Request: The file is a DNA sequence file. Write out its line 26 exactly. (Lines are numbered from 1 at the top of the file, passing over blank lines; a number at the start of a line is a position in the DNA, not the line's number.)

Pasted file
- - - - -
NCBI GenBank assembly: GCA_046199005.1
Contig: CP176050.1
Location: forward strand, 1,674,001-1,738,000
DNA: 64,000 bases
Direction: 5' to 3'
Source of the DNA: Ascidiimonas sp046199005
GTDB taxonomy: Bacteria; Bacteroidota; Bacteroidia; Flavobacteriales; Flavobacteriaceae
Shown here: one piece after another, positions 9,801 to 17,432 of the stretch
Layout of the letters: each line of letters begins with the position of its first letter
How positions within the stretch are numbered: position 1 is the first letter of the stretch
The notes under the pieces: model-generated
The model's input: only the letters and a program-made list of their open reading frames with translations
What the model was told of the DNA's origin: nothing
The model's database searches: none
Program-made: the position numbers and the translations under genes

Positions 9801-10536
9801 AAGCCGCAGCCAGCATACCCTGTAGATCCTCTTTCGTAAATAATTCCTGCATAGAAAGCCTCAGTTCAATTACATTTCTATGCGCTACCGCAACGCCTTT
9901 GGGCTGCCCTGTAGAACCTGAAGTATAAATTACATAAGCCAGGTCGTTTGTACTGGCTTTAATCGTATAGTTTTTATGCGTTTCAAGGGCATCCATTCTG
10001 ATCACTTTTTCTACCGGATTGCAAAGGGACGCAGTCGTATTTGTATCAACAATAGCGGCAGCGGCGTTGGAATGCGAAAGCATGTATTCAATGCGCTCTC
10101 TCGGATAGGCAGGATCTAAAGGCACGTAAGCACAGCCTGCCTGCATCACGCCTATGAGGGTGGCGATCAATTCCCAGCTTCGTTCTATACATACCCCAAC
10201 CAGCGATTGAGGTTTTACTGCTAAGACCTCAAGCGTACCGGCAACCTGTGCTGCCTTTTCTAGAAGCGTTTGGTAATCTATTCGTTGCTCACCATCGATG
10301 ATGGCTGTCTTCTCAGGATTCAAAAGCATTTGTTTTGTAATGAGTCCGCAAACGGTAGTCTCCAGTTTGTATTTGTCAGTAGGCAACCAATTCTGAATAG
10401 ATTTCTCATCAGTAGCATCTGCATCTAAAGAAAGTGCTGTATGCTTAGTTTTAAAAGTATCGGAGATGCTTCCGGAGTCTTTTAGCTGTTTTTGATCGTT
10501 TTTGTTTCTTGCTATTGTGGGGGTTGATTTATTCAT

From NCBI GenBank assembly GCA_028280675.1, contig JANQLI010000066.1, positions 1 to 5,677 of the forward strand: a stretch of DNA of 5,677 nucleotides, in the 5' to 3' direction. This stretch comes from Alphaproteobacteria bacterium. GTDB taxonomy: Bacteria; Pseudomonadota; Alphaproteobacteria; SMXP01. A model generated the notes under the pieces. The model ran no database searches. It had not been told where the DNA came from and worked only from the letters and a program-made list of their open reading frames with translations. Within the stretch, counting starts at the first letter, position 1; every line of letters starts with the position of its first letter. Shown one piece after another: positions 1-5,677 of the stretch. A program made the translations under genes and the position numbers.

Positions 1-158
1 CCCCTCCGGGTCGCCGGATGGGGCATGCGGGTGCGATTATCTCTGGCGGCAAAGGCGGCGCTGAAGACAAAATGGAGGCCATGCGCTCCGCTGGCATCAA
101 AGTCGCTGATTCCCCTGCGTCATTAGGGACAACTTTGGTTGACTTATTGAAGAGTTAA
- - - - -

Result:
Positions 1-158